Martese Johnson, the Black University of Virginia student that was allegedly beaten approached by cops and beaten over what they assumed was a fake ID card, was wrongly arrested for public intoxication. In new details, it has been revealed that the officers who cornered him knew that he hadn’t been drinking yet charged him with the crime anyway.
A report from the Virginia State Police has been compiled and handed over to Dave Chapman, the Charlottesville commonwealth’s attorney but has not been made public. However, Johnson’s attorney Daniel Watkins has reviewed the arrest reports from the ABC agents at the center of the ongoing controversy. The Richmond Free Press reported on these latest developments, which included statements from Watkins’ office.
More from the Richmond Free Press:
Mr. Johnson’s attorney, Daniel Watkins of the Williams Mullen law firm based in Richmond, has yet to see the State Police report, but expects to be able to do so before Mr. Johnson’s court hearing in late May.
A statement issued by Mr. Watkins’ law firm states: “We have already reviewed the reports from the arresting ABC agents and the local police on the scene, and our position remains that the (agents) lacked legal justification to arrest or brutalize young Martese.”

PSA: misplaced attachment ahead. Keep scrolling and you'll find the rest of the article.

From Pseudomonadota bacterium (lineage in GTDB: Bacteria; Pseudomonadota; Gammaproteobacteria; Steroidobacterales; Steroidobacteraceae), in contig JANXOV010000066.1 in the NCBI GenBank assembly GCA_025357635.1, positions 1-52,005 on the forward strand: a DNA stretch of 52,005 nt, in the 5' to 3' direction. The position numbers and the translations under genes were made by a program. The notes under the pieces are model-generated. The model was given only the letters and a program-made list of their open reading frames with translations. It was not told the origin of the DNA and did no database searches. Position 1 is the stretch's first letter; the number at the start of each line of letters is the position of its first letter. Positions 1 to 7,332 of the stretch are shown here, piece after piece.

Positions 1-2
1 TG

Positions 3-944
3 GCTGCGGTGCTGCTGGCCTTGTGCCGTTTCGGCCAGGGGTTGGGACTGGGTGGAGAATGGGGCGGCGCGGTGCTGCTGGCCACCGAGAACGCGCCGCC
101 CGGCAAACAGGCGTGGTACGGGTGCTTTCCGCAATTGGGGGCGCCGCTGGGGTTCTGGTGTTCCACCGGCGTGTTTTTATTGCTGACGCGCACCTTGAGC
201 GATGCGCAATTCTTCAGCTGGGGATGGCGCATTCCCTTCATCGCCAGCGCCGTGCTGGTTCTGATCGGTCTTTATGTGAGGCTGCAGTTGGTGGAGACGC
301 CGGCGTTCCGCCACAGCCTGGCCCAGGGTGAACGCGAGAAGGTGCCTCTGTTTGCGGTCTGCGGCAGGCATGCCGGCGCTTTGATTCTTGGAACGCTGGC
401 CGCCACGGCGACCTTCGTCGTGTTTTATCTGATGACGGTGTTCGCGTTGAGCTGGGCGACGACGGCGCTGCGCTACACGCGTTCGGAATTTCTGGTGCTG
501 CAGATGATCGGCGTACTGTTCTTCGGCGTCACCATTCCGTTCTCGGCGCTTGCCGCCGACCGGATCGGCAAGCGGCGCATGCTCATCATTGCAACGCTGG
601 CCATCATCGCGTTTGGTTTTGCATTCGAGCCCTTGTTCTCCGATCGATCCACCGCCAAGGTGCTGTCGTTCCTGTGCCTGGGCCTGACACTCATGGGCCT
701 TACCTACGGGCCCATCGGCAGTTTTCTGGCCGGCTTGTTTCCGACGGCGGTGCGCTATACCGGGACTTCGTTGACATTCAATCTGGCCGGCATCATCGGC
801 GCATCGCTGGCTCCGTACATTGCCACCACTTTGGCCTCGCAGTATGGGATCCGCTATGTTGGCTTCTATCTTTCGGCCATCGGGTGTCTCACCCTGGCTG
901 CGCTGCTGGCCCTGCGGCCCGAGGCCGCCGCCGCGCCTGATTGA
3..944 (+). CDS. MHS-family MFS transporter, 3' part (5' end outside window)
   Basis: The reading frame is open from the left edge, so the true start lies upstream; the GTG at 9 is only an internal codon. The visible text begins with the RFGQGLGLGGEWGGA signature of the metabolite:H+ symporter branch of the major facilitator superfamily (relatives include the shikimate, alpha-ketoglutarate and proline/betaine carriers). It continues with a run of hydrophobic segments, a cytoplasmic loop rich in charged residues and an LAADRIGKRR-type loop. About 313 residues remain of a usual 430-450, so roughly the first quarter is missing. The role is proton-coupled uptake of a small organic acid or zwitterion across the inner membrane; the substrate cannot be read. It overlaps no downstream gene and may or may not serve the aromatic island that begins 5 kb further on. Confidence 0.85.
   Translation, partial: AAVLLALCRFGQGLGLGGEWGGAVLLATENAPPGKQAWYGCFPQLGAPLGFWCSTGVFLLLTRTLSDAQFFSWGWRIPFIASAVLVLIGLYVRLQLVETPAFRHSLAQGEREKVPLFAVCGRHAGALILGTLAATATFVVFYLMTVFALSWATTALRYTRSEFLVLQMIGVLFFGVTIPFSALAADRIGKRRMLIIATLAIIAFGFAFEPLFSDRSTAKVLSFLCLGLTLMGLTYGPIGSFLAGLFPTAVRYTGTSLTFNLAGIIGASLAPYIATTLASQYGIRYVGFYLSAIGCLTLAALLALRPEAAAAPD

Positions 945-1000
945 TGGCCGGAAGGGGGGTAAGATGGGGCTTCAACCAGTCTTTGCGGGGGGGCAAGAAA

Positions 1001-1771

The case grabbed headlines after Mr. Johnson was injured by white Alcoholic Beverage Control agents during his arrest outside a pub in downtown Charlottesville.
Johnson, a 20-year-old, third-year honor student from Chicago, was arrested on March 18 in the early morning hours attempting to enter the Trinity Irish Pub near his school’s campus. While in line, Johnson made the mistake of saying the wrong zip code to a security doorman and was ordered out of line.
Alcohol and Beverage Control officers approached Johnson, which witnesses say he was cooperative. For some reason, the officers, slammed Johnson to the ground and opened up a wound that needed 10 stitches.
Johnson is due in court on May 28 but the Commonwealth’s Attorney could decide to drop charges based on findings in the report.
Photo: WGN Screen Cap